1 1 legend information for Canada land inventory AbaData datasets agriculture - 2 - Agricultural soil classification Agricultural soil Classes Agricultural soil Subclasses FORESTRY - 4 Forestry land capability Forestry land capability Classes Forestry land capability Subclasses RECREATION - 6 - Recreation land capability Recreation land capability Classes Recreation land capability Subclasses UNGULATES - 8 - Ungulate land capability Ungulate land capability Classes Ungulate land capability Subclasses WATERFOWL - 10 - Waterfowl land capability Waterfowl land capability Classes Waterfowl land capability Subclasses For more extensive information regarding these datasets and the Canada land inventory , please consult the Canada land inventory home page at: 2 agriculture Agricultural Soil classification : The agriculture layer shows the varying potential of a specific area for agricultural production.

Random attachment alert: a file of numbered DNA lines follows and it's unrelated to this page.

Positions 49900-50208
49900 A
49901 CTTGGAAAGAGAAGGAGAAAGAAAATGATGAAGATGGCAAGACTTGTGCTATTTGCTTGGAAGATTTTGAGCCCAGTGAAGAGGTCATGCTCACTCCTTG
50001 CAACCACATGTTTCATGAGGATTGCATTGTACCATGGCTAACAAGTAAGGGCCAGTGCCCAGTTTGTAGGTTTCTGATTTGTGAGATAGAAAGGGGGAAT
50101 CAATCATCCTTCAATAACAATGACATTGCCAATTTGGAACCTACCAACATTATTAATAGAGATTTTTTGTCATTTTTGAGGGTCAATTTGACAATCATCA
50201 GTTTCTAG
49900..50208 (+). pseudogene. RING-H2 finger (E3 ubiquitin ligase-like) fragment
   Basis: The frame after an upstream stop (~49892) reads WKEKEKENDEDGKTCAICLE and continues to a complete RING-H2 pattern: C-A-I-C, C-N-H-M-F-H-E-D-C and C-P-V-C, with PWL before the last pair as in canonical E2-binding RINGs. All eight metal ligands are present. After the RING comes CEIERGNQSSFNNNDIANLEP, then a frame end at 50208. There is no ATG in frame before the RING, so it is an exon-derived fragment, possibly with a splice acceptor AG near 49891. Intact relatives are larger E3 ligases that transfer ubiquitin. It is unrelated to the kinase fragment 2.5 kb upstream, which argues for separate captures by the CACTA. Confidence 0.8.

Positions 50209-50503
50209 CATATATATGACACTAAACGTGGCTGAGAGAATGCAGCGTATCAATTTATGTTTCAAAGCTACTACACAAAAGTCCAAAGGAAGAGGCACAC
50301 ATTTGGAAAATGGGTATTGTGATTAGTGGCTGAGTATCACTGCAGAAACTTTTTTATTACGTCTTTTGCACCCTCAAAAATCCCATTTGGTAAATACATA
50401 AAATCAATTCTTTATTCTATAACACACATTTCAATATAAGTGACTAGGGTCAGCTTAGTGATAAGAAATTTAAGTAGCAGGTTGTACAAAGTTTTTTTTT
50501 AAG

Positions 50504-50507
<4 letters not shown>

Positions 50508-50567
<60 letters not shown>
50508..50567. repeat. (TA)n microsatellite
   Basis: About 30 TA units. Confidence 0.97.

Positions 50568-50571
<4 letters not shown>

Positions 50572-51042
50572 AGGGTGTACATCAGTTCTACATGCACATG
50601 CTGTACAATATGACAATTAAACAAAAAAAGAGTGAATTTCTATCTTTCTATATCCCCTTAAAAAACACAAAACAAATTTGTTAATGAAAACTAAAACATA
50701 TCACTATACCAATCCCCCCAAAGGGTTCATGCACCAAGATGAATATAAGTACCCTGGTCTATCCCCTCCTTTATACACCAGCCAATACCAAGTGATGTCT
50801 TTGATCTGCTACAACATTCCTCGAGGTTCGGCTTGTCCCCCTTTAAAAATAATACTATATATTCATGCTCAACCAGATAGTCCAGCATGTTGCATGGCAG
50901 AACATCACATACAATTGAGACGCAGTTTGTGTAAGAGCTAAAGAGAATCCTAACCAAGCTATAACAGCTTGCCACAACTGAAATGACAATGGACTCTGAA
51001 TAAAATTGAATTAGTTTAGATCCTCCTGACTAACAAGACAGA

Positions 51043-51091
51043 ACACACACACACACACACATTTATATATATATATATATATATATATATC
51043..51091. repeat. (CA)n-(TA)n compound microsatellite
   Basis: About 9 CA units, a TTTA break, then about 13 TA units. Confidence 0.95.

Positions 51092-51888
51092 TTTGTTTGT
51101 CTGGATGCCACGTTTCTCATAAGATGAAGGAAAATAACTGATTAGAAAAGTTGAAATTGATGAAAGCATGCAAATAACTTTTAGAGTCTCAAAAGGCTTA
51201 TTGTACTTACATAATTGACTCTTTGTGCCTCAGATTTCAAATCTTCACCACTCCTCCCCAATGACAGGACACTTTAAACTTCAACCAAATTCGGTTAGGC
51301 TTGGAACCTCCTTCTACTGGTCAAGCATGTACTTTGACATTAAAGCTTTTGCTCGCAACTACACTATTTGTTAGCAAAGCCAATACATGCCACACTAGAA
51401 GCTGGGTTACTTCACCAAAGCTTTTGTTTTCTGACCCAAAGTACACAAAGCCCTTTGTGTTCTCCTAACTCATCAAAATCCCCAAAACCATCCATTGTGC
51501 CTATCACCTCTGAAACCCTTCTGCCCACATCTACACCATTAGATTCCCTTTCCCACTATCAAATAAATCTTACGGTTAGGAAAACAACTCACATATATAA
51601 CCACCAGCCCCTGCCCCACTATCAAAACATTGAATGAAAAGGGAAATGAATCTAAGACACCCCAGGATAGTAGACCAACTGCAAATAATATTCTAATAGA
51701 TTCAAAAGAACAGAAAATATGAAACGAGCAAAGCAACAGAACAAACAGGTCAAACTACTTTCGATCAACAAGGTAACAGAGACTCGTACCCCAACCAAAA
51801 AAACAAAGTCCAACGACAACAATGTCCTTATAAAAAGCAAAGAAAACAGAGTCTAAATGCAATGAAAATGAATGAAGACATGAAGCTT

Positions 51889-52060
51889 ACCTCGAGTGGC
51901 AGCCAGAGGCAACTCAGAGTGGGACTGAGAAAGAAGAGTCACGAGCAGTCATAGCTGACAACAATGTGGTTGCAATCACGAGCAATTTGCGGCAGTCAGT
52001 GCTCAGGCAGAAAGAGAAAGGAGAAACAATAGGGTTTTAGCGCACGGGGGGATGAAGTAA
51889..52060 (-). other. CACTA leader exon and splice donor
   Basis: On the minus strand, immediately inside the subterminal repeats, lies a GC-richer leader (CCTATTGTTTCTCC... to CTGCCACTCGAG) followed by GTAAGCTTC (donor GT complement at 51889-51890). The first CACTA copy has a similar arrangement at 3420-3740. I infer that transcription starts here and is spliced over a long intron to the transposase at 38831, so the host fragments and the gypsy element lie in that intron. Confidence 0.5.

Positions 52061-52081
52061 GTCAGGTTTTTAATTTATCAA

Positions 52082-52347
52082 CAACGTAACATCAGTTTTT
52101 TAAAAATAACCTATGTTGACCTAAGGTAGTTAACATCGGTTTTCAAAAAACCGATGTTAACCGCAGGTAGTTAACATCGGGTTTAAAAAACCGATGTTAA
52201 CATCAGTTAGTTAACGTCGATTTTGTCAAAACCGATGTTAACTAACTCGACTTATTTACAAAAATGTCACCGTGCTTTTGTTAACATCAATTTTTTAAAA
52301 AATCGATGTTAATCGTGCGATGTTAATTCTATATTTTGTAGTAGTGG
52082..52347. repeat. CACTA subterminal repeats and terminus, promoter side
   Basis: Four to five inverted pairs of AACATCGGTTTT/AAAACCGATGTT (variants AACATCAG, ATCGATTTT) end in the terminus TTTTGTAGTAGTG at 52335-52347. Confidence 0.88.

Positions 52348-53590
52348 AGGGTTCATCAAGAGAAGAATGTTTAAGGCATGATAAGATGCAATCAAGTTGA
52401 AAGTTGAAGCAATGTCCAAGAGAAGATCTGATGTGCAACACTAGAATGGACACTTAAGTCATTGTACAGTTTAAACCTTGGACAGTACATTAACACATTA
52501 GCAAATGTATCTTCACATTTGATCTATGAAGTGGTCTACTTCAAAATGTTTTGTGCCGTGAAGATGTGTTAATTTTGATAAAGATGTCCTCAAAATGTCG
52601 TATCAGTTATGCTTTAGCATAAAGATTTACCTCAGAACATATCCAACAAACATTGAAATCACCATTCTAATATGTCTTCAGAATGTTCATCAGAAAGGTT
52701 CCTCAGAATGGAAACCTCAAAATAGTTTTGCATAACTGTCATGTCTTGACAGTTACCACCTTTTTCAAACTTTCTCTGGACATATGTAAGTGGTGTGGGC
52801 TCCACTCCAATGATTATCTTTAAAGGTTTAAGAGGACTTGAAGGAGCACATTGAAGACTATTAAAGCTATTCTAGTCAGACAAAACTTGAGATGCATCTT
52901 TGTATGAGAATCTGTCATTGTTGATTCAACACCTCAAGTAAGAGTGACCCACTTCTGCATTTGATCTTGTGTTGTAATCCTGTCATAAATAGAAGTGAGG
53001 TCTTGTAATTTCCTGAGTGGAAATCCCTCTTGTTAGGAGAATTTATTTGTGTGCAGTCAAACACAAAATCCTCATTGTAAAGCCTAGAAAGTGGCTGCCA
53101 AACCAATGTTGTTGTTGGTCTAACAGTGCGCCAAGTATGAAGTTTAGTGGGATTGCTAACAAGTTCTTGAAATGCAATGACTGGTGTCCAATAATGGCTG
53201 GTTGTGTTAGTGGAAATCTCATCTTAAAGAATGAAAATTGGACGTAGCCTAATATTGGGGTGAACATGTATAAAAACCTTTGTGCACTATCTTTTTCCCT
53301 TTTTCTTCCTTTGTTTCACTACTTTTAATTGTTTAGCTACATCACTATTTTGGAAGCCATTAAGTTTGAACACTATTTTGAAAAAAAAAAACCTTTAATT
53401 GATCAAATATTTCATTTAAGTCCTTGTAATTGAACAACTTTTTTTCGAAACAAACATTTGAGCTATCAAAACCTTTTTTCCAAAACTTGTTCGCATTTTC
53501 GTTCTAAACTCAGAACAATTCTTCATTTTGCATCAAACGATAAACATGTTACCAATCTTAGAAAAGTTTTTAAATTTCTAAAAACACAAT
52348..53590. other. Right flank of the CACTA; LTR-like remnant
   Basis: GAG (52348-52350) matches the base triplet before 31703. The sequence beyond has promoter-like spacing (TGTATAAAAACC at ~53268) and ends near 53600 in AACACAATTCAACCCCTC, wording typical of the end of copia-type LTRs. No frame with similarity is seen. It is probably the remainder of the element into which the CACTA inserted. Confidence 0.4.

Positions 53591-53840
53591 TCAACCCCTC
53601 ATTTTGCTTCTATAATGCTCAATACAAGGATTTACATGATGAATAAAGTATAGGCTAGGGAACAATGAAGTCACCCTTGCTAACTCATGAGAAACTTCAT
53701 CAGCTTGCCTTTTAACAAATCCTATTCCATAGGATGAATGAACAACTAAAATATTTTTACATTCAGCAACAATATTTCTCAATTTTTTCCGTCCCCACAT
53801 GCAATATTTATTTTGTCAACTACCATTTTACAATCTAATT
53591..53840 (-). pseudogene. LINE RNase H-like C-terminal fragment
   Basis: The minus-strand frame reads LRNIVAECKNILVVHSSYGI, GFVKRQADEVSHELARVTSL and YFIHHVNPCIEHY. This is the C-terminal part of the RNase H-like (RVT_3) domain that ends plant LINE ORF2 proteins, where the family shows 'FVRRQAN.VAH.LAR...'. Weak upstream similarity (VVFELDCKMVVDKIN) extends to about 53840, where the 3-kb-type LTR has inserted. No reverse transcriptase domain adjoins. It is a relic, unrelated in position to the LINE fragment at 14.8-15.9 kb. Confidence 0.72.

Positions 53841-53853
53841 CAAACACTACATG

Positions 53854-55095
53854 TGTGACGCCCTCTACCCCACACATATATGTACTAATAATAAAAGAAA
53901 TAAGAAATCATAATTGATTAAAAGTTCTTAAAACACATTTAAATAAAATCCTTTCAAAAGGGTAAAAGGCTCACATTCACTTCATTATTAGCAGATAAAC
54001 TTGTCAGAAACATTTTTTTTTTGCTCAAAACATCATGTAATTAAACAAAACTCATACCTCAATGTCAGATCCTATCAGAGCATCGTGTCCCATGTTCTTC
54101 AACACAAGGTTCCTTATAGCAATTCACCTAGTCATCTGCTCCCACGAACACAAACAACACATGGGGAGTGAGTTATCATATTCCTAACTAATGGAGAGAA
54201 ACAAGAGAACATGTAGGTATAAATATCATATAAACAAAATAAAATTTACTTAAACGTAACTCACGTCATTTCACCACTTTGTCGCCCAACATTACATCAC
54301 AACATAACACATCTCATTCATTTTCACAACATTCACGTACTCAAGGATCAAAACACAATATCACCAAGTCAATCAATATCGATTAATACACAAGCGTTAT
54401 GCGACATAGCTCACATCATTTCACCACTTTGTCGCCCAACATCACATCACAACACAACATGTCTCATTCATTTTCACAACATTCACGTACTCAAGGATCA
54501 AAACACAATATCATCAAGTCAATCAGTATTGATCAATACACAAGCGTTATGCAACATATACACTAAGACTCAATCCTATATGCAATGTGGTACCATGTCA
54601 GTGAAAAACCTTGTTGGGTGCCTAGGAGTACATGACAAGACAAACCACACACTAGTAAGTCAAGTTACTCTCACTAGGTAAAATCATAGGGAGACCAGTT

2 It indicates the classes and subclasses according to the Soil Capability classification of agriculture , which is based on characteristics of the soil as determined by soil surveys. The mineral soils are grouped into 7 classes and 13 subclasses according to the potential of each soil for the production of field crops. Organic soils are not a part of the classification and are shown as a single separate unit (0). Agricultural Soil Classes: Class Description 1 Soils in this class have no significant limitations in use for crops. 2 Soils in this class have moderate limitations that restrict the range of crops or require moderate conservation practices. 3 Soils in this class have moderately severe limitations that restrict the range of crops or require special conservation practices.